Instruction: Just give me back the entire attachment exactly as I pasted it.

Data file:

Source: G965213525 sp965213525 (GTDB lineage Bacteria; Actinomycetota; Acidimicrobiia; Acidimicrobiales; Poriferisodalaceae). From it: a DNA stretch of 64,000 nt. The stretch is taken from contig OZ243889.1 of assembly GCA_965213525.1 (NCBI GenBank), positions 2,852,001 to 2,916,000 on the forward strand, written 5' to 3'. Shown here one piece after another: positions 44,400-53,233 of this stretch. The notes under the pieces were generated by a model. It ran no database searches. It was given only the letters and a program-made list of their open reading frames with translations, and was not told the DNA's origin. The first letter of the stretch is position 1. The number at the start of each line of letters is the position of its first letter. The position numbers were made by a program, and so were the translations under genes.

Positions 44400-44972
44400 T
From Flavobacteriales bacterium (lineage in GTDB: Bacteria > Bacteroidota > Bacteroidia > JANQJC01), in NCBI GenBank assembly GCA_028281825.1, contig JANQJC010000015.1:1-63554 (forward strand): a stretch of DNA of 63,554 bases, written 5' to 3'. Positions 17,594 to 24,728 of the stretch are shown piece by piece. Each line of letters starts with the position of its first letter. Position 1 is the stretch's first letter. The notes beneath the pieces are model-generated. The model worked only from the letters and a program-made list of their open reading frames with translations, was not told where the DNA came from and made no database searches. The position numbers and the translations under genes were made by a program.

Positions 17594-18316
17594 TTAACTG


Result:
Source: G965213525 sp965213525 (GTDB lineage Bacteria; Actinomycetota; Acidimicrobiia; Acidimicrobiales; Poriferisodalaceae). From it: a DNA stretch of 64,000 nt. The stretch is taken from contig OZ243889.1 of assembly GCA_965213525.1 (NCBI GenBank), positions 2,852,001 to 2,916,000 on the forward strand, written 5' to 3'. Shown here one piece after another: positions 44,400-53,233 of this stretch. The notes under the pieces were generated by a model. It ran no database searches. It was given only the letters and a program-made list of their open reading frames with translations, and was not told the DNA's origin. The first letter of the stretch is position 1. The number at the start of each line of letters is the position of its first letter. The position numbers were made by a program, and so were the translations under genes.

Positions 44400-44972
44400 T
From Flavobacteriales bacterium (lineage in GTDB: Bacteria > Bacteroidota > Bacteroidia > JANQJC01), in NCBI GenBank assembly GCA_028281825.1, contig JANQJC010000015.1:1-63554 (forward strand): a stretch of DNA of 63,554 bases, written 5' to 3'. Positions 17,594 to 24,728 of the stretch are shown piece by piece. Each line of letters starts with the position of its first letter. Position 1 is the stretch's first letter. The notes beneath the pieces are model-generated. The model worked only from the letters and a program-made list of their open reading frames with translations, was not told where the DNA came from and made no database searches. The position numbers and the translations under genes were made by a program.

Positions 17594-18316
17594 TTAACTG